The use of medication or stimulants, such as caffeine, alcohol or tobacco, is often prohibited before the experiment (eg, Thomas et al 2000 Van Dongen et al 2003a Habeck et al 2004 Alhola et al 2005 Choo et al 2005 ). In some studies, the subjects have been required to refrain from these substances only 24 h before the study ( Habeck et al 2004 Choo et al 2005 ), which may increase withdrawal symptoms and dropping out of the study. Thus a longer abstinence, eg, 1𠄲 weeks, is more appropriate ( Van Dongen et al 2003a Alhola et al 2005 ).

A variety of cognitive tests, from simple reaction time measures to complex decision-making tasks requiring creativity and reasoning, have been used to evaluate the effect of SD on cognition. The greatest problem in repeated cognitive testing is the practice effect, which easily conceals any adverse effects of SD. Therefore, careful control over learning is essential. Cognitive processes are also intertwined in several ways, which makes it difficult to specify exactly which cognitive functions are utilized in certain performances. Because attention is involved in performing any cognitive task, a decrease in other cognitive domains during SD may be mediated through impaired attention. In complex tasks, however, applying previous knowledge and use of strategies or creativity may be more essential. Some studies have concentrated on neural correlates of cognitive functioning during continuous wakefulness. Both fMRI ( Portas et al 1998 Drummond et al 2000 Drummond et al 2001 Chee and Choo 2004 Habeck et al 2004 Choo et al 2005 ) and PET have been used ( Thomas et al 2000 ). Although these trials yield interesting information about brain functioning, the use of imaging techniques limits the selection of cognitive tests that could be carried out at the same time.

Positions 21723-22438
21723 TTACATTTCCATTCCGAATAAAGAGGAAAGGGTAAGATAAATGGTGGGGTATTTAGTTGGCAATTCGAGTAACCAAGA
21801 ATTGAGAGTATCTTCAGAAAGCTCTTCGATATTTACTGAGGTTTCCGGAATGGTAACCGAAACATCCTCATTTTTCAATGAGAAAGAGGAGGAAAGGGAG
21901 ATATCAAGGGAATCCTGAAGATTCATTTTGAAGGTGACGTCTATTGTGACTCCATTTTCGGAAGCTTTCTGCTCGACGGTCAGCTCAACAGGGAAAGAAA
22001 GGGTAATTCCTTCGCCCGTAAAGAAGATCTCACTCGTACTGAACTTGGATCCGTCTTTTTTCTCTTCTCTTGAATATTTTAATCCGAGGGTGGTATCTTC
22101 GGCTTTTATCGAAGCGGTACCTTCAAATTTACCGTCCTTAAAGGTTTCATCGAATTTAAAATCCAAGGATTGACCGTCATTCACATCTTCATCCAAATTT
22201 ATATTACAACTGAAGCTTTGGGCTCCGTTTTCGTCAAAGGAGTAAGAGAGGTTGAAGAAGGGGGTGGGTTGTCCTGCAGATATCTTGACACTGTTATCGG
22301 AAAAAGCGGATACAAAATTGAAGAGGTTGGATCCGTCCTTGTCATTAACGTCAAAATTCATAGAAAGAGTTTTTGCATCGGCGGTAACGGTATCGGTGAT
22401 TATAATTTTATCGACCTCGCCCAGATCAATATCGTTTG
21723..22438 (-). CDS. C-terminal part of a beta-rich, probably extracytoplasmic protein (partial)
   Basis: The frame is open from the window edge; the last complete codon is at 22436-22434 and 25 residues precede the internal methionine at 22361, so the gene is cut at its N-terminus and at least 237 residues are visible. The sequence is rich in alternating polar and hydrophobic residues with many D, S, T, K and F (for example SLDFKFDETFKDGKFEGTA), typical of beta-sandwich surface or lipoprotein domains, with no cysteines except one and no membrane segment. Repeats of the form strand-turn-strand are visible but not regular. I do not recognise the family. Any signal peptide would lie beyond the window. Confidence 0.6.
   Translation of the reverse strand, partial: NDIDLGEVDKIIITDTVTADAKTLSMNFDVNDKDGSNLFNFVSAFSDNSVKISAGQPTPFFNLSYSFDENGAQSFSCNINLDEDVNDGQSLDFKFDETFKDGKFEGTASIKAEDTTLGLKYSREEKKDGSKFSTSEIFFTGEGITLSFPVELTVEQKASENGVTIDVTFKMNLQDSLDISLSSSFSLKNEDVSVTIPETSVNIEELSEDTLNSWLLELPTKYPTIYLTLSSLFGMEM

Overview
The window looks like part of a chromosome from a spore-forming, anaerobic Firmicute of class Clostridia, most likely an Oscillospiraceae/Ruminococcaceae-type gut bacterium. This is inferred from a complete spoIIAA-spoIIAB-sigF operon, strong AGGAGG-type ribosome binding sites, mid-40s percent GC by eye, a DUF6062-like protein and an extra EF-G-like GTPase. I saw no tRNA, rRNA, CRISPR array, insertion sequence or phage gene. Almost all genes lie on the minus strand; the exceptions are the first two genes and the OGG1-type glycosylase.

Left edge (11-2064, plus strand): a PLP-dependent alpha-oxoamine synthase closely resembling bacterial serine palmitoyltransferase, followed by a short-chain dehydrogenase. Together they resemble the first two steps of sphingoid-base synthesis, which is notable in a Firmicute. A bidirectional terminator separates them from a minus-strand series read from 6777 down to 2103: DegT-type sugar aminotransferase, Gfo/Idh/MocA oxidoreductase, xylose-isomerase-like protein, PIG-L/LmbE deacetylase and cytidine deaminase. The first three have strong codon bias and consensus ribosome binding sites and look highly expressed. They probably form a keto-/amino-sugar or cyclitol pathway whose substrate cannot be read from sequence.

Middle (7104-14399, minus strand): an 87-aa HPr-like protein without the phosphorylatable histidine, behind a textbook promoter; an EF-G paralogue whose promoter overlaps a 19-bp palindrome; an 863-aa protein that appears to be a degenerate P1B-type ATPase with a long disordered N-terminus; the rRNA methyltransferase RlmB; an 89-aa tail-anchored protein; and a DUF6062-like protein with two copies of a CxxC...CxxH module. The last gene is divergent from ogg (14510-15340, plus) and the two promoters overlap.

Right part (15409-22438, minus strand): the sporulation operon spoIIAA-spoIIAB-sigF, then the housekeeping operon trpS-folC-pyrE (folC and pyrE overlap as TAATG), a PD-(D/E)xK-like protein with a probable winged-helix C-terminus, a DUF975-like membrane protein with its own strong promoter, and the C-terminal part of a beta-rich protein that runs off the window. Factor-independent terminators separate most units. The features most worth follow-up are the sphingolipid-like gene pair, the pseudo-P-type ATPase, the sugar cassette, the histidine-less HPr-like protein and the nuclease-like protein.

Dorrian et al (2005) have compiled a list of criteria for neurocognitive tests that would be suitable for investigating sleep deprivation effects. The criteria include psychometric quality, ie, reliability and validity, but the tests should also reflect a fundamental aspect of waking neurocognitive functions and it should be possible to interpret them in a meaningful way. The tasks should be repeatable, independent of aptitude, and they should be short with a high signal load. These criteria are not met in some studies. Dorrian et al (2005) also argued that vigilance is the underlying factor through which the sleep deprivation effects are mediated in all other tasks. However, although attention is needed to perform any task to some extent, the hypothesis that sleep deprivation can have an independent effect on other cognitive functions such as memory cannot be ruled out. Nevertheless, when measuring other cognitive functions, the characteristics of the task should be considered carefully and, eg, for repeated measures of memory, parallel test versions should be used.